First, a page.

Conglomerates tarred with same brush
Companies like Williams and Hanson have changed their spots as a result and now tout themselves as business managers rather than deal-makers. The market has remained unimpressed and, after outperforming the All Share by 15 per cent between 1991 and 1993, they have steadily undershot the average ever since.
Research from Smith New Court takes issue with the broad-brush dismissal of the sector, however, suggesting that the factors continuing to hold back the big four conglomerates - Hanson, Williams, BTR and Tomkins - cannot fairly be applied to a raft of smaller groups for which the last five years have provided excellent returns.
While the net performance of the big four over the past five years has been to match the All Share, an index comprising Wassall, Berisford, TT and Stratagem has outperformed by an impressive 75 per cent over the same period.
Smith New Court puts this differential down to the natural life cycle of conglomerates whereby companies initially grow fast through acquisitions, then settle down to a period of less dramatic organic growth and finally fall victim to decadence and break-up.
This is a plausible argument. As companies grow, it becomes increasingly difficult to find undermanaged or underpriced businesses of a sufficient size to make a mark on the group as a whole. The big four are clearly in the second phase of the cycle.
The smaller companies, whose market values range from Stratagem's £32m to Wassall's £472m, still appear to have plenty of growth left in them. All have made interesting acquisitions recently and are expected to continue to do so.
Even though the group as a whole has produced historical earnings growth well in excess of the market average and is expected to continue doing so, the shares stand on prospective p/e multiples at or below the market's.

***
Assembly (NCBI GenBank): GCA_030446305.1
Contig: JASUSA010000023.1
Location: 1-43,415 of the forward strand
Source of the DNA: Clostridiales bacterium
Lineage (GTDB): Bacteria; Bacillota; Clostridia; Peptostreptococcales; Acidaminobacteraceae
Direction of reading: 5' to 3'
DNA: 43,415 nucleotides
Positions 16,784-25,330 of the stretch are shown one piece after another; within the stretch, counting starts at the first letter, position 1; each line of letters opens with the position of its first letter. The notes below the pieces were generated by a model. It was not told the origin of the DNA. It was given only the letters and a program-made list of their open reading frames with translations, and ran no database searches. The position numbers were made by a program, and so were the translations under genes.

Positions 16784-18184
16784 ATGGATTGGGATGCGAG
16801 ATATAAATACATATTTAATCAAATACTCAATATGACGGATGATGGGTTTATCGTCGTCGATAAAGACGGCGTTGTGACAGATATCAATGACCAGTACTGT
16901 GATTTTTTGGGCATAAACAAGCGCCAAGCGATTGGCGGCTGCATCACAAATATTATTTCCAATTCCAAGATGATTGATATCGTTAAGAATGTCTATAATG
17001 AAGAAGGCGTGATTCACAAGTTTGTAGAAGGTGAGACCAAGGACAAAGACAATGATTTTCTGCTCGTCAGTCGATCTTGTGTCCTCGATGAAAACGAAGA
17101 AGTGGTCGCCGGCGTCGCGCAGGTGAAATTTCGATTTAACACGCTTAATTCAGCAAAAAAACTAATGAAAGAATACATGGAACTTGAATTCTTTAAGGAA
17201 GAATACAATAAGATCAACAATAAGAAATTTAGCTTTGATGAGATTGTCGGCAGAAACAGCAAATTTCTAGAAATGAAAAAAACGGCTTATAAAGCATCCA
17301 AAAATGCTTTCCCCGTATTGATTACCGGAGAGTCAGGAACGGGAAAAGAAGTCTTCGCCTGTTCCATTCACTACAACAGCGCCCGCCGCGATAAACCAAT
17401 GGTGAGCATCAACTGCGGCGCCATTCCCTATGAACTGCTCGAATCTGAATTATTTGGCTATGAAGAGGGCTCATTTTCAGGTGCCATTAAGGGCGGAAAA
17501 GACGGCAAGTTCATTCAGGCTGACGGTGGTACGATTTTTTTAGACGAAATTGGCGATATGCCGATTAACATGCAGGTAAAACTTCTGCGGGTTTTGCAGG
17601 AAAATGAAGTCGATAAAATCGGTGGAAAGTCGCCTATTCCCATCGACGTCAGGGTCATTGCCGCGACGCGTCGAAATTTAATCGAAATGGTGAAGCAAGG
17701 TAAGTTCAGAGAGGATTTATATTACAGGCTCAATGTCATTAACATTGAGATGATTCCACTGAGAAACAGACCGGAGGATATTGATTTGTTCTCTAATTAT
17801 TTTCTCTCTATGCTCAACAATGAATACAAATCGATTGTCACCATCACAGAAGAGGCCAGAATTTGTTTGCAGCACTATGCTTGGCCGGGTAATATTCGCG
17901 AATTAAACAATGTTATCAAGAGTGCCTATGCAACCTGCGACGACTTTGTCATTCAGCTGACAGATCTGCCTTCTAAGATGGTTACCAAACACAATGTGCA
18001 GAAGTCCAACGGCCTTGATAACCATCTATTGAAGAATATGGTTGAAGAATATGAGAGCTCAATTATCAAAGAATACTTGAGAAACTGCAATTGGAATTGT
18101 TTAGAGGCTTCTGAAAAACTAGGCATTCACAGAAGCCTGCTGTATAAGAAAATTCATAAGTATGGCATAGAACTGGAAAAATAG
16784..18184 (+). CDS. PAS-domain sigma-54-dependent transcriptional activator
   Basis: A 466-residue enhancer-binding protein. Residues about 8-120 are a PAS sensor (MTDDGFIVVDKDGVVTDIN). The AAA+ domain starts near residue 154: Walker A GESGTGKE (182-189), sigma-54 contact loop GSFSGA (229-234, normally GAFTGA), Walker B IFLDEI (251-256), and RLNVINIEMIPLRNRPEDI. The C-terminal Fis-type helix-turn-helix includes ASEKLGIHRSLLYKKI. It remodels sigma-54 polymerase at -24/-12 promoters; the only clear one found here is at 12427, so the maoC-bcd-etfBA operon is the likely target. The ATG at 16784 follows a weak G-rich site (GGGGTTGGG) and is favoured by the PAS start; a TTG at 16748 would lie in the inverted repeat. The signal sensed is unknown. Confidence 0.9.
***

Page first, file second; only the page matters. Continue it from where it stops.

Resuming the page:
Either the market does not believe the growth expectations or it is attaching a high-risk premium to the shares. Obviously, the rate of earnings growth will slow as the companies increase in size and follow the larger conglomerates into the mature phase of the cycle, but that is a way off yet.
As for risk, there is nothing to suggest that any of the four wannabes are intrinsically any more dangerous than the market as a whole. It would be foolish to write-off the conglomerates en bloc.
- 4 Women think Irish men are the sexiest, survey finds
- 5 Florida couple forced to register as sex offenders for having sex on public beach
Italian police 'reveal' what Jesus looked like as a young boy
Who should I vote for in the general election? Take The Independent's interactive quiz to find out which party is the right choice for you
Florida couple forced to register as sex offenders for having sex on public beach
Mysterious 'X-Files' sounds heard miles above the Earth
US gameshow gives woman in wheelchair incredibly awkward prize
In defence of liberal democracy
General Election 2015: Post-election 'shambles' looms as 70 per cent of voters say SNP 'should not be able to veto UK government policies'
The Rothschild Libel: Why has it taken 200 years for an anti-Semitic slur that emerged from the Battle of Waterloo to be dismissed?
General Election 2015: UK will be 'run for the wealthy and powerful' if Tories retain power, Labour warns
General election live: SNP suspends two members for disrupting Labour rally
Schools forced to act as 'miniature welfare states' with teachers buying underwear and even haircuts for poor pupils
iJobs Money & Business
£60000 - £70000 per annum + benefits : Ashdown Group: A highly successful, glo...
£25000 - £30000 per annum + benefits: Ashdown Group: A global leader operating...
£27 - 35k + Bonus + Benefits: Guru Careers: A Management Accountant is needed ...
£40-50k + Benefits.: Guru Careers: A Project Manager / Business Analyst is nee...